Fukuryu Maru H-bomb victims incensed by latest North Korean blast


Three tuna fishermen who survived radioactive fallout from a U.S. hydrogen bomb test in the Pacific say they despair at the world’s adherence to such weapons, days after North Korea claimed to have tested a device.

“If (the bomb is) used, it is the end of humankind. I know the horror of it as a person who experienced it,” Matashichi Oishi, 81, said.

Oishi recalls a bright light bursting into the boat’s dim cabin at dawn on March 1, 1954, when the United States detonated a bomb for its so-called Bravo test at Bikini Atoll in the Marshall Islands.

Oishi went out on deck and saw the western horizon glowing as if at sunset. There was a roaring sound that appeared to come from beneath the sea.

“I thought the Earth had broken up,” said Oishi, who lives in Ota Ward, Tokyo.

Their 30-meter wooden boat, the Fukuryu Maru No. 5, also known as the Lucky Dragon, was about 160 km from the test site.

As white radioactive powder fell on the boat and its 23 crew, helmsman Susumu Misaki, 88, remembered thinking: “It can’t be snow because this is a tropical area.”

During the two-week return journey to Yaizu port in Shizuoka Prefecture, the crew suffered acute symptoms of radiation sickness, including hair loss, diarrhea and vomiting.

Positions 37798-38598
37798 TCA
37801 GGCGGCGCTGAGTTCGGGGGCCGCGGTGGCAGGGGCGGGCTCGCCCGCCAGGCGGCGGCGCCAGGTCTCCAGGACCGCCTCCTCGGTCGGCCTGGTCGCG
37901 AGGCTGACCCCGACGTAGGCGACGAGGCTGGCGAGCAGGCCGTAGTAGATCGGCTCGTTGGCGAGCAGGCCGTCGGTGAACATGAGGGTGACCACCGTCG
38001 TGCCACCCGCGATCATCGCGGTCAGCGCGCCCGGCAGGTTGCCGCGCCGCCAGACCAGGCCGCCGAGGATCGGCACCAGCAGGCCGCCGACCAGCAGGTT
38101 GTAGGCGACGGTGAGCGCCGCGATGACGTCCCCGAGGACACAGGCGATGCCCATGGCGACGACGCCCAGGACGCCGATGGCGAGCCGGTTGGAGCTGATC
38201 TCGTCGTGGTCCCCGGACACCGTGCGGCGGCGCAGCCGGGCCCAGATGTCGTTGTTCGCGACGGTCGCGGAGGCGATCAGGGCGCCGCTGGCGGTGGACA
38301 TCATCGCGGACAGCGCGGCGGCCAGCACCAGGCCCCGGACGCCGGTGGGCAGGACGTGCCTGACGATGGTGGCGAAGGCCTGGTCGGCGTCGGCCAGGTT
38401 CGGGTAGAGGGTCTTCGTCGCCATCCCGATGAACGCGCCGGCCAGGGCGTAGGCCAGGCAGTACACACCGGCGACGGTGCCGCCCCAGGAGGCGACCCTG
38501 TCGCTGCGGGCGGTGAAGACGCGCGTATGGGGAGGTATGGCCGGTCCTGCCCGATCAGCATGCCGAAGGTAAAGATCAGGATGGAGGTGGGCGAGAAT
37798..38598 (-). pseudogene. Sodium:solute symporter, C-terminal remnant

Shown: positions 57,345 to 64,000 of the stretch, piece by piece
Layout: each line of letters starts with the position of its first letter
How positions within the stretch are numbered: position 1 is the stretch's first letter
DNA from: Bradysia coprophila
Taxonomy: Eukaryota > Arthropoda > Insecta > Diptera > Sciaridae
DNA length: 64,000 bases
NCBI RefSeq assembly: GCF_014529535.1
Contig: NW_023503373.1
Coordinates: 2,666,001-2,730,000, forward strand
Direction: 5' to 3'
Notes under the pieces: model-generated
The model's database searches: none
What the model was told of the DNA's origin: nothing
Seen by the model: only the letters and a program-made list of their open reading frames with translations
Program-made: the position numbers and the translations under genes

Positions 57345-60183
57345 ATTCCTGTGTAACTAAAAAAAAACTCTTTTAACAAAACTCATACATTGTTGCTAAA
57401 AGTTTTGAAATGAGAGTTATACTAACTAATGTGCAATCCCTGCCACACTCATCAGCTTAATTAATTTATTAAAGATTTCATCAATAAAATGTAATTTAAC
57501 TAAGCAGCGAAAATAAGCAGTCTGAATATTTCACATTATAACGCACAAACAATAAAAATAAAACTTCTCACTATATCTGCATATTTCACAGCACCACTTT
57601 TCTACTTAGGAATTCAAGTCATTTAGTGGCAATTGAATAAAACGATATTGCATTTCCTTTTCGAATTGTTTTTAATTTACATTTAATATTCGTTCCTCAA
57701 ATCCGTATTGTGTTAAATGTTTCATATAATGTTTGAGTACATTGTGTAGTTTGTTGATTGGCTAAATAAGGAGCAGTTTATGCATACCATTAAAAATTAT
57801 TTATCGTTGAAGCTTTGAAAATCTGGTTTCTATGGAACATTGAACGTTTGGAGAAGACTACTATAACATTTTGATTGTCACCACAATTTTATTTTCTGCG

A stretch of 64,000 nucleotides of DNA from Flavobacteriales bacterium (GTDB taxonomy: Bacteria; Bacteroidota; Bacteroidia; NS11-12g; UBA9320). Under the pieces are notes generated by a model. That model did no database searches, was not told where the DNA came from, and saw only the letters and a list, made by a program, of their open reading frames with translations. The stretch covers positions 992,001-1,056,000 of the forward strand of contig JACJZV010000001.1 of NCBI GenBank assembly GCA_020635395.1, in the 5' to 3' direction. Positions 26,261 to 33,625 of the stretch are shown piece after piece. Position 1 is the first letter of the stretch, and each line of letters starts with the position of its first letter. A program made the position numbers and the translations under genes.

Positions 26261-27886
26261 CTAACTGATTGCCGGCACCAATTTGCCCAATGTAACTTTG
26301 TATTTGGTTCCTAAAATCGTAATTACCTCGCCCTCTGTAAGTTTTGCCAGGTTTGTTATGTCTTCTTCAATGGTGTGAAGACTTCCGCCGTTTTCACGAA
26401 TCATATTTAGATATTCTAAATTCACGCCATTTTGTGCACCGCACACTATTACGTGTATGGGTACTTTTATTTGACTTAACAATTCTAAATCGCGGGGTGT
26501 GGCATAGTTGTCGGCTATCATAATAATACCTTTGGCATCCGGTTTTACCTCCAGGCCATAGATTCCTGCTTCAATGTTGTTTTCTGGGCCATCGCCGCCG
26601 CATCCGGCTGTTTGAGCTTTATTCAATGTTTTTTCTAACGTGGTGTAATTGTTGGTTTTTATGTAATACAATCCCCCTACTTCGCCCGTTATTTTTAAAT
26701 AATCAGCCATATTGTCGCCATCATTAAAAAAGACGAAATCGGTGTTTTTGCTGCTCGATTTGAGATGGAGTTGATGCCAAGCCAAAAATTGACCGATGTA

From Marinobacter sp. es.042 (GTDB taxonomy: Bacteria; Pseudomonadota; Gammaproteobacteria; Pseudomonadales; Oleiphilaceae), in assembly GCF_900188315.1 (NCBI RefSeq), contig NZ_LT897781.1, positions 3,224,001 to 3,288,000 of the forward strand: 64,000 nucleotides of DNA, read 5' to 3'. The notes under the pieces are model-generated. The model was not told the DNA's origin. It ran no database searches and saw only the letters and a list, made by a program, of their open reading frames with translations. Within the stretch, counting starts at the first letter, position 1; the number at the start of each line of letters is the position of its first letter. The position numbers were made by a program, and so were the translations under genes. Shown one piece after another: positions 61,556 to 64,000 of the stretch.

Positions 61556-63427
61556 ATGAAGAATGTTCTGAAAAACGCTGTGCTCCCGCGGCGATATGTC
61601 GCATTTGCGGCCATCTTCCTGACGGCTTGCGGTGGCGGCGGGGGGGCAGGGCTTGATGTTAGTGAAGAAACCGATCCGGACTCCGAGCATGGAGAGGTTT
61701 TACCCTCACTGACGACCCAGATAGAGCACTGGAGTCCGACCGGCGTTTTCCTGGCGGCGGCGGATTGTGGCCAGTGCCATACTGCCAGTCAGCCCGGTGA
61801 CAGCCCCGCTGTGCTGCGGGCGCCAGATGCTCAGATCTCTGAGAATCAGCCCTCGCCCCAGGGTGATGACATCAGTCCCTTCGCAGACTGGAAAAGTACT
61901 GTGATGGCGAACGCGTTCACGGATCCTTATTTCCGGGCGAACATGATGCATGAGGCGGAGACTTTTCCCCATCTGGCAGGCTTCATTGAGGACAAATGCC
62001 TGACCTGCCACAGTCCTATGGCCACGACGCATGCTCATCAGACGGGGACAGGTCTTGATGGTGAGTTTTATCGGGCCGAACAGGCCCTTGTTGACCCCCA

Six months later, the ship’s chief radio operator Aikichi Kuboyama died. He was 40.

Misaki, who was hospitalized with Kuboyama in Tokyo, spent 14 months in the hospital fearing he might be next.

Although Misaki recovered and returned to Shizuoka Prefecture to run a tofu shop, he noticed people referring to his products as gembaku tofu (atomic bomb-tainted tofu). Others would whisper about compensation money he received from the United States.

A fellow crew member said the episode was one he wishes he could forget.

“I never wanted to hear the word hydrogen bomb again,” Masaho Ikeda, a resident of Yaizu, said.

“Even now, I wonder if something could happen to me,” the 83-year-old said, referring to bouts of ill health.

The former crew members are also frustrated because they feel many people do not seem to fully understand the horror of nuclear weapons.

“Aren’t politicians and ordinary people thinking that the issue is someone else’s problem?” Oishi asked.

Misaki said: “Hiroshima, Nagasaki and Bikini — those who have not witnessed nuclear weapons cannot understand their terror.”

The Bravo test was one of 67 nuclear experiments conducted by the United States in the Marshall Islands from 1946 to 1958. The tests exposed the local population to radiation.

The hydrogen bomb was 1,000 times more powerful than the atomic bomb the United States dropped on Hiroshima on Aug. 6, 1945, which had killed an estimated 140,000 people by the end of the year.